The spies who surround Leamas are equally strained and disillusioned. ‘Control’, played with diffident subtlety by Cyril Cusack, is not the M of Ian Fleming, a far cry from the clipped, decisive, self-assured British Colonel type. Rather, you get a sense right away of a glorified clerk, a functionary, someone who is not really in control at all, but equally as beholden to murky, unspoken agendas as Leamas.

This is a theme through the whole chain of espionage. As Burton’s character travels further into the bowels of Communist Europe, he meets a string of sophisticated-seeming spies and goons, each of which turns out to be another lost soul, patronised by the next, higher-ranking link in the chain of command. The fetish of rank, and the pettiness of superiority is a subtext throughout the plot.

As a love interest, Nan Perry, played by Claire Bloom, is the only character who seems to capture anything of the idealism of the sixties. This reveals the fact that the nostalgia we have for the cultural revolution suffers from an amnesia about the boredom and ennui most people seemed to feel in that time. The Britain we see in this 1960s classic is more 1950s-kitchen-sink than the swinging London of Antonioni’s Blow Up, which came out only a year or so later.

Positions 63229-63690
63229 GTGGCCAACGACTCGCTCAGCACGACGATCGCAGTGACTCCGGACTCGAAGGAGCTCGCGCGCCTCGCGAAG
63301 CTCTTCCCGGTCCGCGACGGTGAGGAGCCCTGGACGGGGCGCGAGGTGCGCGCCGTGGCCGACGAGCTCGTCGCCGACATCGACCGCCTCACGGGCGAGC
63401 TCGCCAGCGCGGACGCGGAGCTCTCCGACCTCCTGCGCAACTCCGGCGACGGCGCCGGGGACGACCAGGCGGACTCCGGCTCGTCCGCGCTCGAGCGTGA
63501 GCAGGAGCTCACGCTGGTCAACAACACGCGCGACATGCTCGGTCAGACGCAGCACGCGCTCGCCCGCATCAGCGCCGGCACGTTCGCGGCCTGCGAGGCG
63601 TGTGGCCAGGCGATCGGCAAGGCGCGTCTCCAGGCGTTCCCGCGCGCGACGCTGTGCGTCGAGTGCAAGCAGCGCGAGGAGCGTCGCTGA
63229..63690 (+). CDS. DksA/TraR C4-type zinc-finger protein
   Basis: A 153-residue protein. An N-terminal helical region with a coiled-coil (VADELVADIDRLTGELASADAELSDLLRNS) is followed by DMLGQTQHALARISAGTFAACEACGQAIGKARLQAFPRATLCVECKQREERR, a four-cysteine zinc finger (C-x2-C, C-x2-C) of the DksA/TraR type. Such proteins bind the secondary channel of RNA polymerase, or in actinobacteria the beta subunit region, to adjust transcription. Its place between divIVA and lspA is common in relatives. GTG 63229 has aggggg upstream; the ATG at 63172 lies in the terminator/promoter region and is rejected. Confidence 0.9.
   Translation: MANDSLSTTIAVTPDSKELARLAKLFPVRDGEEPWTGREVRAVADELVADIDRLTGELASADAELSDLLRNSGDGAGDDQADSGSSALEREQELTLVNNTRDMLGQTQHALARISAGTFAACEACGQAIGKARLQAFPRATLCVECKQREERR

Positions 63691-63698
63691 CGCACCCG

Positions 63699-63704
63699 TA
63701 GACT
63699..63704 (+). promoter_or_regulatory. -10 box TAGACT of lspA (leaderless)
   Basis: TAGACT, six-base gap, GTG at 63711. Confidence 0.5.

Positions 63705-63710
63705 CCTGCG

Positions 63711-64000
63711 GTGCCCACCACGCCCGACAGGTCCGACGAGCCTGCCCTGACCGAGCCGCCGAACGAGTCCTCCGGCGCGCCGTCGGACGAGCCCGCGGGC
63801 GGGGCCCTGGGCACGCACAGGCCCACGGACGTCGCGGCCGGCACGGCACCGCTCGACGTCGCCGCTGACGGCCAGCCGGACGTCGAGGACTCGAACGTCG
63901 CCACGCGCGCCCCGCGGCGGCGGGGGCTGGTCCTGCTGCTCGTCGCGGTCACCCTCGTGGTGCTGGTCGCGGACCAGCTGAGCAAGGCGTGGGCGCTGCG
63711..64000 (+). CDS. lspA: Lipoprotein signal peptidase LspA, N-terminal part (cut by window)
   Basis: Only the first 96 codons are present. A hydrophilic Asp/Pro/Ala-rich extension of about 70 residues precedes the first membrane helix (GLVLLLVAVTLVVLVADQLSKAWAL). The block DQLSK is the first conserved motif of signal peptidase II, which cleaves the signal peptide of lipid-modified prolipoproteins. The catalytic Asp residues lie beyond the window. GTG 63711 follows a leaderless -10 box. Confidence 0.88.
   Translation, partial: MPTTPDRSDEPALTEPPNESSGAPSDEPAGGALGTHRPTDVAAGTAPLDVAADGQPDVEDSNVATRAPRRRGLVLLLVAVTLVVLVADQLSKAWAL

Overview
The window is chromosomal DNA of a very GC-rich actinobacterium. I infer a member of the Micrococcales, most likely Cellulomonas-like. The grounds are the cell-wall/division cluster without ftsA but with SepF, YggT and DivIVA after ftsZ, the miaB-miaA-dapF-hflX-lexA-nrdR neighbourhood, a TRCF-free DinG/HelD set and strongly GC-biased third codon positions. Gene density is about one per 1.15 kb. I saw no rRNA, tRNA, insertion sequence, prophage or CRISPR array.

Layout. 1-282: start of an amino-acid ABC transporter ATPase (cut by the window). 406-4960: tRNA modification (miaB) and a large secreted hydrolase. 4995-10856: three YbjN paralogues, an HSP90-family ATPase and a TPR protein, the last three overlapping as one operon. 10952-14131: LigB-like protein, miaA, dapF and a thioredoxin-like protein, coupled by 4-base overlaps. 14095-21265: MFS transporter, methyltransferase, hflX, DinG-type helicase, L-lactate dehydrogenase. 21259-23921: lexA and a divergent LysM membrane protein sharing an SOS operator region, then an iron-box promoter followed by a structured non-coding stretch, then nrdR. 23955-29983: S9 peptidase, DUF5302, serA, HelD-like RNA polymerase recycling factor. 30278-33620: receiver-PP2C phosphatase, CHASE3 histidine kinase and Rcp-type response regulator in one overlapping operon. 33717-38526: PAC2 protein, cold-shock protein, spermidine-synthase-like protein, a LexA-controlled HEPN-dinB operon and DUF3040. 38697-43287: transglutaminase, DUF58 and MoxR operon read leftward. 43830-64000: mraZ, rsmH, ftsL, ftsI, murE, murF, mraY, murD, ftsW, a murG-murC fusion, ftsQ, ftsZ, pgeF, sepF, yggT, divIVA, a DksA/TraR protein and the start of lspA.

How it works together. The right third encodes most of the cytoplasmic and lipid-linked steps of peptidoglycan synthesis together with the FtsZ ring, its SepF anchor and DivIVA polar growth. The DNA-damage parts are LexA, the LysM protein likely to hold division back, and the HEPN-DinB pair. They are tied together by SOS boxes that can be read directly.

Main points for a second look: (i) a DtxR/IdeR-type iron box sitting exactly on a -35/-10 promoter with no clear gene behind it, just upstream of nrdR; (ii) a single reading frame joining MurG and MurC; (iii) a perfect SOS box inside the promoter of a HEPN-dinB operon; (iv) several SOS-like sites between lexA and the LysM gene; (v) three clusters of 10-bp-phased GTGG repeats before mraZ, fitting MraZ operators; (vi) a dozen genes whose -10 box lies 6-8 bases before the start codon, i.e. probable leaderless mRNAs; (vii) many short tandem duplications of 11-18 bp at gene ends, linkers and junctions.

Perry’s character is brimming with intelligence and hope, and a worldly sexuality brought to the role by Bloom saves it from sentimentality. Bloom’s kindness and womanly affection for Burton are indeed the result of an aloneness and desire for emotional adventure, and the fact that Leamas is equally drawn to her reveals the remaining streak of humanity in Burton’s otherwise tormented and condemned cynicism.